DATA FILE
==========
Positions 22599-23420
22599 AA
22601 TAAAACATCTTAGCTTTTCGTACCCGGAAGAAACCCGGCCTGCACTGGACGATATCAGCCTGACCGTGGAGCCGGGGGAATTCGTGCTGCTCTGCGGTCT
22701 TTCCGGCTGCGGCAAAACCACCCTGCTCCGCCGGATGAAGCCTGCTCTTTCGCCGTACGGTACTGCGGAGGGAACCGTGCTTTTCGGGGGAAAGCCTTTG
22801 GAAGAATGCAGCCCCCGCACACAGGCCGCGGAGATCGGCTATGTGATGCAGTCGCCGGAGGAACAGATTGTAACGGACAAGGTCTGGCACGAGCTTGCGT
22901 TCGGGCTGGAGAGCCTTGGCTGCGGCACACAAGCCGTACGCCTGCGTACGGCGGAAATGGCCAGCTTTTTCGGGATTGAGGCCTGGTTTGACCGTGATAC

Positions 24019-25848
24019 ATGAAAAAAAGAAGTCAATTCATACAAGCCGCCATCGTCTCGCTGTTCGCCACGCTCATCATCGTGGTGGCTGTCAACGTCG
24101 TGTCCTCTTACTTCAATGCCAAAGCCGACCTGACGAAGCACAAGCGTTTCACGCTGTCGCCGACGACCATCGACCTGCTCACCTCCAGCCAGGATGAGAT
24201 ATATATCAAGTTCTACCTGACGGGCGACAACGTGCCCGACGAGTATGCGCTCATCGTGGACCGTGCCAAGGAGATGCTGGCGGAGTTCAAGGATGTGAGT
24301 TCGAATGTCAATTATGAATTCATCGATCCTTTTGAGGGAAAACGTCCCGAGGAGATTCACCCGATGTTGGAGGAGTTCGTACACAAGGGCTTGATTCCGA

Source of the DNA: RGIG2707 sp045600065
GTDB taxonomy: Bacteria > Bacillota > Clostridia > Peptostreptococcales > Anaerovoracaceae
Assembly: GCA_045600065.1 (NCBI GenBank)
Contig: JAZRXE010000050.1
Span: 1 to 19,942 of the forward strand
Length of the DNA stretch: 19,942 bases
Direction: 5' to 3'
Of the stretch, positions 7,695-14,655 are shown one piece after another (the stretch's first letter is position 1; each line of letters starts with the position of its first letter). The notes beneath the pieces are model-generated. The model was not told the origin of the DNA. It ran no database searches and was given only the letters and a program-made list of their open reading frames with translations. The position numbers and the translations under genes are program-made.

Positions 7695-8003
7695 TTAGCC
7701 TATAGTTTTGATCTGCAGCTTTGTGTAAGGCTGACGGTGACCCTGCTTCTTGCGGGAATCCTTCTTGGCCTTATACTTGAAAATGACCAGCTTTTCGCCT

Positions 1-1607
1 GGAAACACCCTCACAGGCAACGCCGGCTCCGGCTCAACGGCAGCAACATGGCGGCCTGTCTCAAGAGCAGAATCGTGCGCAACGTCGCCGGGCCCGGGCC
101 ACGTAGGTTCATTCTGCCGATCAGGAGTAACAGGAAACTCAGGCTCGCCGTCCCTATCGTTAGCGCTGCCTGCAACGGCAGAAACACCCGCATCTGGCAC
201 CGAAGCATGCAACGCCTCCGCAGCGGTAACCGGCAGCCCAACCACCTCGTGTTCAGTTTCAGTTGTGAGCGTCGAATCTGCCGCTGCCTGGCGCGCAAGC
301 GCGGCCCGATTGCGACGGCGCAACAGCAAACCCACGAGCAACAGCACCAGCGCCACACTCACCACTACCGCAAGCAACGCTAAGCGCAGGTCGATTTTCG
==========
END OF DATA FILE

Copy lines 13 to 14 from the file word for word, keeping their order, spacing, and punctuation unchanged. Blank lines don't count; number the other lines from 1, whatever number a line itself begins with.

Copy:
GTDB taxonomy: Bacteria > Bacillota > Clostridia > Peptostreptococcales > Anaerovoracaceae
Assembly: GCA_045600065.1 (NCBI GenBank)